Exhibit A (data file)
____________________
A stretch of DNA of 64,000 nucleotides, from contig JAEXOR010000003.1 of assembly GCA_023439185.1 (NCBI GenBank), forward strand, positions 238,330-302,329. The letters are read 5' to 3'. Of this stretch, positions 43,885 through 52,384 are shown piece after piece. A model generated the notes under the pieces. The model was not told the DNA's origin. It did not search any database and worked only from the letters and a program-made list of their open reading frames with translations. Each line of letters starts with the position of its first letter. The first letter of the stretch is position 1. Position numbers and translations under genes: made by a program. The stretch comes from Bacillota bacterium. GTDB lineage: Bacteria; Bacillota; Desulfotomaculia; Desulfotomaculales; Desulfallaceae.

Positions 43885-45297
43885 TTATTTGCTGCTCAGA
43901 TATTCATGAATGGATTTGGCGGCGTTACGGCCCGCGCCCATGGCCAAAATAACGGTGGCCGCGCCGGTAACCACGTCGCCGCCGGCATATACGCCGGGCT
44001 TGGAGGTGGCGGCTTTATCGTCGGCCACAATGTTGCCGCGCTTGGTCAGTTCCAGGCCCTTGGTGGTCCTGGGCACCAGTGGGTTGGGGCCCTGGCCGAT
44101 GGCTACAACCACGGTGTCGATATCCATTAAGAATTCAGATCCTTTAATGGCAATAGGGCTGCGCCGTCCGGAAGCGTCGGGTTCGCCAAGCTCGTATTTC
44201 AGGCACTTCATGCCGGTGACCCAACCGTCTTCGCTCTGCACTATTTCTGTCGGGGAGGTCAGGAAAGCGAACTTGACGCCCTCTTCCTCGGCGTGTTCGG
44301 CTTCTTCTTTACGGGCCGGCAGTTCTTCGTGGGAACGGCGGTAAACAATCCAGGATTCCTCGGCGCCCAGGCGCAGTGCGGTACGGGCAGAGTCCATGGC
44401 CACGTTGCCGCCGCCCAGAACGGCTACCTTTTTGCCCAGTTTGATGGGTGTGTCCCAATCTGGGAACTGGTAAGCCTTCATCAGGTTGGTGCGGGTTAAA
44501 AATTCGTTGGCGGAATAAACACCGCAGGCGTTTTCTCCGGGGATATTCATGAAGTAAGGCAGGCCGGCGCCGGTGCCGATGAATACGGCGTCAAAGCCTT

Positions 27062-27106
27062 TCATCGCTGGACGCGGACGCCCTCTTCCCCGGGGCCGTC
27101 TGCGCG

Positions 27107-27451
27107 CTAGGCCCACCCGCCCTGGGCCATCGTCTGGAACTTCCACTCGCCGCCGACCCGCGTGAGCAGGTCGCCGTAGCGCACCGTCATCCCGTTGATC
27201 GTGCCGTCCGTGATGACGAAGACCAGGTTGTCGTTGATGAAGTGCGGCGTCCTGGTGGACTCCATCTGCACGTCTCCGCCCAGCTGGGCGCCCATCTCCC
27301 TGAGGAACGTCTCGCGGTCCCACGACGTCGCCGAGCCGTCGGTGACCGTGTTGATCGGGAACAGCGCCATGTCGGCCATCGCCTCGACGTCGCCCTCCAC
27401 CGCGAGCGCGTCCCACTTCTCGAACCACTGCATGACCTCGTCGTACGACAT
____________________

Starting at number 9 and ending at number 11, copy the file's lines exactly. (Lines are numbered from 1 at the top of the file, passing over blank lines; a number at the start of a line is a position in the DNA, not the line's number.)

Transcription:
44401 CACGTTGCCGCCGCCCAGAACGGCTACCTTTTTGCCCAGTTTGATGGGTGTGTCCCAATCTGGGAACTGGTAAGCCTTCATCAGGTTGGTGCGGGTTAAA
44501 AATTCGTTGGCGGAATAAACACCGCAGGCGTTTTCTCCGGGGATATTCATGAAGTAAGGCAGGCCGGCGCCGGTGCCGATGAATACGGCGTCAAAGCCTT

Positions 27062-27106